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determine the size of Belt Cross Section you need.
Use one or both of the two methods below:
A. To simulate the force needed to rotate the driven pulley, disconnect the belt from the drive pulley. Use a fish weighing scale or load cell and tie a string to its hook. Tape the other end of the string to the driven pulley (or roller) and wrap it around several times. Then pull on the scale as hard and fast as the motor would ever pull. Read the Minimum Tangential Force Needed off the fish scale or load cell and jump to C below.
B. If you are moving boxes on a conveyor, select the Cross Section Calculator. and use the Force needed to Rotate Conveyor Roller calculator to determine the belt's Minimum Tangential Force Needed. Beware that this calculation is for an ideal environment where a conveyor is moving hard bottomed boxes. If your conveyor is old, in a dirty environment, poorly maintained, has heavy or long rollers, and/or moves boxes that have soft bottoms or that rub against the frame, etc., then set the coefficient of friction to 0.1 or larger as you may need a thicker belt. When in doubt, use Method A above with the maximum weight box on the rollers.
C. Next scroll down the table below the Force Needed to Rotate calculator until you find a row with a number in the Belt Loading Tension column that is equal to or greater than your belt's Minimum Tangential Force Needed. Optimally, we like to overkill by a factor of 3, but sometimes a 2x or even a 1x factor is required to make it work. (Note that the lifespan of a belt with a 1x factor probably will be shorter than a belt with a 2x factor). Click on that row and read the belt cross section profile that should do the job for you.
Note: Belts with 83A, 85A or 88A durometer (hardness) are preferred because they have the longest flex life. 95% of the belts we sell are those durometers. Only use 92A durometer when there is no other option.
2. Determine the Minimum Pulley Diameter (MPD) for your selected belt cross section profile by using the Minimum Pulley Diameter Calculator found on the right side of the Cross Section Calculator. (Footnotes at the bottom of the page show that for durometers other than 83A and 85A, you need to multiply the MPD by various factors. (For example, for 92A belts multiply the MPD by 1.3; for 70A durometer belts multiply the MPD by 0.8). If the diameter of your smallest pulley is substantially smaller then the calculated MPD, then you need a larger pulley.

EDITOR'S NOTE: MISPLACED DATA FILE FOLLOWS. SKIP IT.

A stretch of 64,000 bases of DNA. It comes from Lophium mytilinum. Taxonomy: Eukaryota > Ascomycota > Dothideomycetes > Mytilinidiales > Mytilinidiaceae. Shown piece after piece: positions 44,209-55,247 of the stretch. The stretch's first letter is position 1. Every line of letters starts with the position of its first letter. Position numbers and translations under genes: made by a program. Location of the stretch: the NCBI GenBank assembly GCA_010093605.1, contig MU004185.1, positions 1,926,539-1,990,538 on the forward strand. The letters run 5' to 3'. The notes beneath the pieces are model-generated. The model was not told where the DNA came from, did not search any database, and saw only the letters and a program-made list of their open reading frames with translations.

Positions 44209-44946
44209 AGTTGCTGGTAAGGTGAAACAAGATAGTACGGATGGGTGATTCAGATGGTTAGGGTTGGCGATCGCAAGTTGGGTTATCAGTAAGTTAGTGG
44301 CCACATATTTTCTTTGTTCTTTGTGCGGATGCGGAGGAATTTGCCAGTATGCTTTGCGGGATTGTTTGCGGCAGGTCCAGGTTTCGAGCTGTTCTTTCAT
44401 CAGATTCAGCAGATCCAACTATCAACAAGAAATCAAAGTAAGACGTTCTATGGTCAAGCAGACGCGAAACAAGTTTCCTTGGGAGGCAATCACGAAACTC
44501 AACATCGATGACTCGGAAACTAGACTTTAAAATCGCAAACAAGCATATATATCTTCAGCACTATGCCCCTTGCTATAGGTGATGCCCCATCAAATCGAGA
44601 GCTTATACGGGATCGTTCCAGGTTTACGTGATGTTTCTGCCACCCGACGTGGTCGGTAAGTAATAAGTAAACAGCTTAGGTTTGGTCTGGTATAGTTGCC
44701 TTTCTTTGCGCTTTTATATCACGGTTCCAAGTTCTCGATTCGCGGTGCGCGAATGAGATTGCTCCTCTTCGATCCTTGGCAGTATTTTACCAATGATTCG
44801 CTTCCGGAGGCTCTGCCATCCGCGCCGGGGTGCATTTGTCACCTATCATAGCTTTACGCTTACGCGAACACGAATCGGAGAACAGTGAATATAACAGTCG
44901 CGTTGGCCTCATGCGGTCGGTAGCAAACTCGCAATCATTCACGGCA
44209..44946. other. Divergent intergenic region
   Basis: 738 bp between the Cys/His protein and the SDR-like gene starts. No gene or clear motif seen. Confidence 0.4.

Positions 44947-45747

Alternately, you can choose a smaller cross section profile as long as you use more than one belt running in parallel, but realize that the sum of all the belts must add up to the minimum tangential force needed.
3. Select our Length Calculator and use any of the four calculators to determine the belt's cut length. Note that a table of recommended belt stretch factors is found in Method Two. The final belt size should be described like this*:
3/16" x 13.5" 83A
belt cross section x cut length durometer
(Flat belts use: thickness x width x cut length durometer)
4. Select our Tension Calculator and determine the maximum tension that is needed to install the belt. If this tension is so large that it will bend a shaft, then you need to change the percent stretch in 3 above and re-do 4. Alternately, you can use larger shafts on your pulleys.
If there is any doubt about your belt size, please ask DuraBelt to check your calculations and send you a free sample. (Exception: There may be a charge for expensive belts like cleated belts or large flat belts). Make sure you install it to triple verify that the size is correct.
BEWARE: Your motto should be
"Measure twice, cut once"
because if you order an incorrect size, it may not be returnable, or there may be a hefty 50% restocking charge. We do not normally charge for returns if the belt is new, unused and is a common size, but if it is old, used or uncommon, then we cannot resell it, nor can we recycle it because we do not use regrind; so you may end up owning an expensive paper weight.
*In order to prevent confusion and eliminate errors, we require that purchase orders either describe the belt (as shown above) or use our part number. POs that specify only a customer’s part numbers and/or drawings do so at their own risk, and we shall not be responsible for our misinterpretation or errors resulting therefrom. In the event that a part number and/or drawing conflict with the description, the description shall prevail. POs that specify a length by anything other than cut length (also called pitch circumference or net endless length) and do not indicate that it is a diameter or circumference, ID, OD, IC,or OC, shall be deemed to have specified the cut length.